Golf - Public Course · 9 Holes · Par 36
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Martin Valley Ranch Golf Course opened in 1984 and is home to three nine hole courses, appropriately named 1 to 9,10 to 18, and 19 to 27. Common to all of the nines are reasonable rates, traditional and straightforward layouts, fair conditions, bermuda greens, and fairways lined by Live Oak, Mesquite and Palm trees.
We played in January 2012 and the conditions were fair at best but the course, like most other courses in Texas had suffered through a harsh winter, severe drought, and record heat. As such the fairways were a tad dry (good for a lot of extra roll), the roughs were pretty rough with a lot of dirt hardpan (again good for a lot of extra roll), a couple of the lakes were dry, and the greens still had some damage. Regardless, the conditions are still good enough to have a fun and enjoyable round. This is the only nine that where a cart is required.
Martin Valley Ranch's holes 19 to 27 has mostly straightforward wide and flat fairways that lead to some very challenging greens to hit. The greens are all raised, maybe 4 to 6 feet, making bump and runs hard and if you come in high, the ball is going to stop dead and may even roll backwards. But once you're on the green they are relatively flat, easy to read, and one or two putts for us were common. The greens were a tad bumpy but true and rolling at about an 8 to 8.5.
This nine has a canal that crosses two holes and two lakes, but both were dry thanks to the drought! A good thing for me - I was able to find my ball. The fairways are lined with a scattering of small trees and lots of tall Palms - sure was glad that they were tall and skinny because they blocked several of my shots but easy to miss.
Most of the fairways are straight and you can see the pin, but a couple like #26 and #27 are more like horseshoes and offer some good risk reward shots. This nine at Martin Valley Ranch is the longest but we scored much better on this nine than we did on 1 through 9. I think the flatter greens on this nine made the difference. The scorecard shows playing 10 to 27 is the hardest 18.
The fairways are all ample and you can bring out the big dog and let it rip. If you really spray it, on most holes you'll end up on the other fairway and have a shot back toward or onto the green. The rough is wide and rough thanks to the lack of rain - there are a lot of weeds and dirt hardpan - which means extra roll.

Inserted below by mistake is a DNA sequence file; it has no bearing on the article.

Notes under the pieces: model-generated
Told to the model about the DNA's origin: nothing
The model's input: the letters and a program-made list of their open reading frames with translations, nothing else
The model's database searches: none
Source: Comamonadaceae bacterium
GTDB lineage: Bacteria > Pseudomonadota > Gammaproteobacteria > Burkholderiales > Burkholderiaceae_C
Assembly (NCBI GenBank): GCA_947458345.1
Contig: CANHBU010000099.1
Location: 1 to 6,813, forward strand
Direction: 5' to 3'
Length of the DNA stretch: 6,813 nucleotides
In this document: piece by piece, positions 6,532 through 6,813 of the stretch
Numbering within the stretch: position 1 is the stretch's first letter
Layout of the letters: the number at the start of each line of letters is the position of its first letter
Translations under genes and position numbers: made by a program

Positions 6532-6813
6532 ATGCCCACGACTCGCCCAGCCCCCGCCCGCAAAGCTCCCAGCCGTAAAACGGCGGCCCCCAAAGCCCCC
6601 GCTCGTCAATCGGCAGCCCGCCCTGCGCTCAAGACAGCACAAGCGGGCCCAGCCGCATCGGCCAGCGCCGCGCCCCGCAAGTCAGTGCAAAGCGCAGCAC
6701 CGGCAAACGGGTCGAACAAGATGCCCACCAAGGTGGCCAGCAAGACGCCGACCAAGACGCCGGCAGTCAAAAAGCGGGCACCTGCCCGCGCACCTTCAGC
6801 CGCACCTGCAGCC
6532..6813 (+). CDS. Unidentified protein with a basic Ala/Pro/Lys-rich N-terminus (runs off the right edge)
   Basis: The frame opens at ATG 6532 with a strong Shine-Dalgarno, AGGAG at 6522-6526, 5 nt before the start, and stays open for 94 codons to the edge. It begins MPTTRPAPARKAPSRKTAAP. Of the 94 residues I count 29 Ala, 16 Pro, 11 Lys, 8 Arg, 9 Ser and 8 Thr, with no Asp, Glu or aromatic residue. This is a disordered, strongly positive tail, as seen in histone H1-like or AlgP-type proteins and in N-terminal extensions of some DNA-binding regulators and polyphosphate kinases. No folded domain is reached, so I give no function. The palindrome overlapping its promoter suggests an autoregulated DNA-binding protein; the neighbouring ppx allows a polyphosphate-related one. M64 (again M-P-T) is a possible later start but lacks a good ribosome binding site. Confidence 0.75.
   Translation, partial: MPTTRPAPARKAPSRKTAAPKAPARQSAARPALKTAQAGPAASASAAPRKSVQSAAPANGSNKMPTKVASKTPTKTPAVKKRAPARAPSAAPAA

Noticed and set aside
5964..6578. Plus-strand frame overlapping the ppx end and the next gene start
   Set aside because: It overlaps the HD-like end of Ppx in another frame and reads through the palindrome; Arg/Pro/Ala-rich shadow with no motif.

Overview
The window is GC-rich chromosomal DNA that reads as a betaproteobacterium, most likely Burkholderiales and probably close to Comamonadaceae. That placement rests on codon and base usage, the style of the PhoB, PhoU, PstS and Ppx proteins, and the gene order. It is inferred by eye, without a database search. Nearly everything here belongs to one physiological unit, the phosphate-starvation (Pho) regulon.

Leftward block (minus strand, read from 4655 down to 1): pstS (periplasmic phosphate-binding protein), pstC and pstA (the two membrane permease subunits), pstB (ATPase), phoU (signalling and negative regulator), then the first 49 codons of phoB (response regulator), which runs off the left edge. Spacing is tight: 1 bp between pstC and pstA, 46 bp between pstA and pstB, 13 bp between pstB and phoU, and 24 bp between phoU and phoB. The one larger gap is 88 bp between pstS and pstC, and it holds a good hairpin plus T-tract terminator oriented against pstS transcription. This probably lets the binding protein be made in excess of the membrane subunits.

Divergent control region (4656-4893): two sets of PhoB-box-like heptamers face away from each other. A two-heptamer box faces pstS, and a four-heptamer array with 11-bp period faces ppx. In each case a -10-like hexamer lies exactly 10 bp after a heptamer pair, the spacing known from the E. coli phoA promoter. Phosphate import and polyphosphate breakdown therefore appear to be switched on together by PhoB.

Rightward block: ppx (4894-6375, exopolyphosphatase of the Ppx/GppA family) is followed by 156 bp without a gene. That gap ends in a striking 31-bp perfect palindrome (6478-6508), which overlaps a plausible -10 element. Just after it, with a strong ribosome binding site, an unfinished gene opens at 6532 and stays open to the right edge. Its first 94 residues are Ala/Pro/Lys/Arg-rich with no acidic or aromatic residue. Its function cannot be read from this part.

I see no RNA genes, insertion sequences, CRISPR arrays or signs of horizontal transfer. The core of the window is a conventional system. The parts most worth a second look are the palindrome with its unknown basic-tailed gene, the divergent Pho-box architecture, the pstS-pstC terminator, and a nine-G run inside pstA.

The greens were still showing some weather damage around the fringe but were generally in pretty good condition. The challenge is hitting them and the elevation makes that much tougher - thinking back on it, I should have clubbed up and gone for the middle to back side. Once on, three putts were rare!
There are no bunkers to contend with on this nine.
Bottom line - for us this was our opportunity to relax and have an enjoyable and low scoring round - which we did!
The slope and rating are based on playing holes 1 to 9 and 19 to 27.
Service is ok, the facilities are a little dated, the pro shop has the basics, and the range and putting green are adequate. The grill has reasonable prices for burgers, sandwiches, dogs, and more.
Here's How Texas Outside Determines the Scorecard Rating
The Texas Outside rating scale ranges from 1 to 10 – a perfect 10 course would be something like this: links along a cliff overlooking the Pacific ocean and bordered by tall trees; lush fairways on rolling hills with lots of natural hazards; water (which is crystal clear) on most of the holes; immaculate greens (but they are undulating and tough); lots of variety and character (each hole is completely different and includes blind shots, elevation changes, doglegs, and significant challenges); perfectly manicured traps with the whitest and prettiest sand you’ve ever seen; a nice club house with great food and a 19th hole; a GPS; plenty of beverage carts or your own cooler and ice; and it only costs $40 bucks! What this means is that you probably won’t find any 10s in Texas – try Cabo San Lucas, Pebble Beach, or some of the Hawaii courses!
All of the above determines the overall score for the golf course. In other words, we like courses that are pretty, fun, very challenging with a lot of variety, and fairways and greens in excellent condition – all for $40. We also tend to play the courses that are affordable for the masses, which means in the $30 to $80 range. We rate hard and we haven’t found a 10 in Texas yet – don’t worry we haven’t given up and we’re still looking.